M: Separate your work relationship from your romantic one. By separating these two, you’re able to isolate the areas where you might have difficulties. We struggle at times communicating with each other when it comes to work, but being able to isolate that from our romantic relationship allows us to adjust the way we work together in order to work through those specific issues.

R: I would make sure you’re both 100% clear on the expectations of the other person. If you’re working together be prepared to have differing opinions, arguments about workload and tough conversations in general. If your significant other isn’t working on your business, it can be difficult for them to understand what you’re going through and how much effort it takes to run a business and the support you need from them unless you communicate it clearly. We started out working together on something we were both interested in, but it really was more my business idea. When it became fully my business, I still I assumed my husband would be able to be more involved than he is and he assumed the opposite. We weren’t on the same page, so he felt pressure from me he didn’t expect and I felt let down by him, simply because we had different expectations. Setting crystal clear expectations about each of our roles is definitely something I would have done differently. This advise partners to do this whether they’re starting a business together, separately or one’s starting a business and the other works a traditional job.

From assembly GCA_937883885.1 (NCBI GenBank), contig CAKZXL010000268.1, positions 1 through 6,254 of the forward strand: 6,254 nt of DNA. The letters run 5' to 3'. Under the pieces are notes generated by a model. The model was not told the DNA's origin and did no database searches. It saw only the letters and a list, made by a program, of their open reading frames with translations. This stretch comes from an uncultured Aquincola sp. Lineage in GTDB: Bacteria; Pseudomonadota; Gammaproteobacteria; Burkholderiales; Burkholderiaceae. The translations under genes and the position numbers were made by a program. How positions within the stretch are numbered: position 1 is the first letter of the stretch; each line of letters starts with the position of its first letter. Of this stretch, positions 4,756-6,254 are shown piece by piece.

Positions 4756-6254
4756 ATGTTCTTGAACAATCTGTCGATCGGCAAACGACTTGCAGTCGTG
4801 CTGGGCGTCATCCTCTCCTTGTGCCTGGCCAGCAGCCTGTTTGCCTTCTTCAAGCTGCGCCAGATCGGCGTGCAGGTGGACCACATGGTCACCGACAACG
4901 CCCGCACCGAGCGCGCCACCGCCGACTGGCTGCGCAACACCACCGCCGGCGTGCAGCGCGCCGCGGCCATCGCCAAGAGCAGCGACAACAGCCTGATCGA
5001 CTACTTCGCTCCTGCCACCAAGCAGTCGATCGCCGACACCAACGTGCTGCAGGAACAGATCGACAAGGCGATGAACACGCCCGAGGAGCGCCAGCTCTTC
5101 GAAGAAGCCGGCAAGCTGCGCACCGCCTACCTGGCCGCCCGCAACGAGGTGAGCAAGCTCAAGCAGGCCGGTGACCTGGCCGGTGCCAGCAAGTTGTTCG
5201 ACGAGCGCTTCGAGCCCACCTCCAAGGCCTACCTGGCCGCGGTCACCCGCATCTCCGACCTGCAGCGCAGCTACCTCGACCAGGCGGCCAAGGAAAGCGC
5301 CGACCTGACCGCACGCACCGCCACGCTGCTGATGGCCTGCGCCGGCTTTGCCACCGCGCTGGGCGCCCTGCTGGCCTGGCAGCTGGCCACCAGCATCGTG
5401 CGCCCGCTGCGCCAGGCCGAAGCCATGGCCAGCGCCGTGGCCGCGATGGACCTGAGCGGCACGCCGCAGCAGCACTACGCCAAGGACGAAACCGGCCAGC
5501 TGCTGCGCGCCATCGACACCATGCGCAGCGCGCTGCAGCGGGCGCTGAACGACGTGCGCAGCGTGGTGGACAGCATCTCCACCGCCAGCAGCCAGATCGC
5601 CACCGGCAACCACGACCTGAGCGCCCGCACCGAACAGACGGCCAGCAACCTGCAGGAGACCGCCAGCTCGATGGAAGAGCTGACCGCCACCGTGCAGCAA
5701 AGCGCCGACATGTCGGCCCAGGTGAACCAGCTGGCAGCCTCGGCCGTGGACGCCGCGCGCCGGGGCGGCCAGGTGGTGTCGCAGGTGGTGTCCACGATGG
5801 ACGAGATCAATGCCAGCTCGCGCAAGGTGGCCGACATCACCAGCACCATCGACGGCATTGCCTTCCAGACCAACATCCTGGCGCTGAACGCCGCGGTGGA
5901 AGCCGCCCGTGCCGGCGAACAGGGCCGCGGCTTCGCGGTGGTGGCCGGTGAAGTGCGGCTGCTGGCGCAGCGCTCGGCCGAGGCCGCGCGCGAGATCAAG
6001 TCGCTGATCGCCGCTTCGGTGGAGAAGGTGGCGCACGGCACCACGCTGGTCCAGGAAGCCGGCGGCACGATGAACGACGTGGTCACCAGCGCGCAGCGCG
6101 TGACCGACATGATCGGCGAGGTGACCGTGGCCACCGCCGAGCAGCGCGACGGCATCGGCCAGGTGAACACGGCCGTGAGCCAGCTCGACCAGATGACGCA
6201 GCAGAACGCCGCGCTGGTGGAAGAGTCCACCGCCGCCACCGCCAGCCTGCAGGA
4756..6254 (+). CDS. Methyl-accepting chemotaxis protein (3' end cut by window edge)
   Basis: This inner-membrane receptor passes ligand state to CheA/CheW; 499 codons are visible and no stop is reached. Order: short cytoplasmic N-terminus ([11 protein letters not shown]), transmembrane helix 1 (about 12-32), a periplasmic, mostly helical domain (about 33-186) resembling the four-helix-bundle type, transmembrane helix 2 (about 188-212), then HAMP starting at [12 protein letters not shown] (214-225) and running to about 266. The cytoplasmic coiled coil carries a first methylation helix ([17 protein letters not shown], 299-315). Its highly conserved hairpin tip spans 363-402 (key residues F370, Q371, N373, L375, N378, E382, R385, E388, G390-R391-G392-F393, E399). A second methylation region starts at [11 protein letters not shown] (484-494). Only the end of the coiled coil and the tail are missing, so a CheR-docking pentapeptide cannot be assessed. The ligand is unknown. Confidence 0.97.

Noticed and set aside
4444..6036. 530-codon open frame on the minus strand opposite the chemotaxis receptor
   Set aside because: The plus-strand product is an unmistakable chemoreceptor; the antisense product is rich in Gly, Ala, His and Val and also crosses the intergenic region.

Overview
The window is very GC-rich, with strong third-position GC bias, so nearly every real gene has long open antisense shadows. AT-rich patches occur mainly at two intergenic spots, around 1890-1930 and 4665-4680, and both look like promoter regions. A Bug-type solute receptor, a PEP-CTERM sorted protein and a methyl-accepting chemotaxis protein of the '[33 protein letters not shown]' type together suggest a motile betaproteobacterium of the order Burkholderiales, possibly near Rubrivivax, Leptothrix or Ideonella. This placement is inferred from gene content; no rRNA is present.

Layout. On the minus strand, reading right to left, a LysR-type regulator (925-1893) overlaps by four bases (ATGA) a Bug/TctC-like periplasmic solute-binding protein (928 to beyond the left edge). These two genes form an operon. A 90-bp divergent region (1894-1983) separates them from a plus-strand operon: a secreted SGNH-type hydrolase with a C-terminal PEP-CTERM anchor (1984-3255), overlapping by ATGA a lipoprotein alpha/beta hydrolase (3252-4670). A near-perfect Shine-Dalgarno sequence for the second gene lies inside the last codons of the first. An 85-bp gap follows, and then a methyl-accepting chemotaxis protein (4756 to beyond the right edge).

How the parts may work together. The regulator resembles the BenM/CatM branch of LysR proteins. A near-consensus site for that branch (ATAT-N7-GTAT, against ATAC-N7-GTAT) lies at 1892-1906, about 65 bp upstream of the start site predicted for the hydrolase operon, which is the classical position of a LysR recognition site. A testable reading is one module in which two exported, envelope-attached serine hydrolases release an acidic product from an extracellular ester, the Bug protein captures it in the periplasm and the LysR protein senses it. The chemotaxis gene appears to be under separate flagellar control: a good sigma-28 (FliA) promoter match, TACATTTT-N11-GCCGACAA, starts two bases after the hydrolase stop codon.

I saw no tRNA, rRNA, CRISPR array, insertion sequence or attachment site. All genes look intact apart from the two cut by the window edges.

12. When starting a company itʼs near impossible to work “normal” hours. Whatʼs your rule of thumb for bringing work home?

M: Be on the same page of what you want from each other. We both work a lot of hours and I’ve been in her shoes working day and night. Even when I come home after an 11 hour day, if she’s still working on something, I give her the space to finish what’s she’s doing. Once we’re ready to relax or go to bed, then we make sure to be as focused as possible on each other. Even if that may only be an hour or so at night.

R: I work from home, so it’s really tough to create boundaries. I’m almost always still working when Maicol gets home I try to stop for the day if I can. The thing is he’s an incredibly hard worker and has worked primarily freelance or with startups most of his career, so he gets it. He’s also an entrepreneur, so he always has a side-project and if I’m not done working when he gets home he’ll sometimes just jump into those. We could probably be better about setting non-work time boundaries, but because we both enjoy working often becomes the default and it works for us. Some people watch TV, some people workout, we just work ;)

13.What are some boundaries or tactics you have implemented in your relationship or business that strengthened your relationship?

M: Being supportive and patient with each other. Especially expressing your support for what the other person is doing. I’m not the best at that and I wish I was. I feel like I’m being supportive by some of the things I do, but nothing beats actually saying it to the other person.

R: If there is conflict, we try to talk things out as soon as possible and not let it sit. We tell each other thank you and show appreciation, even for the small things.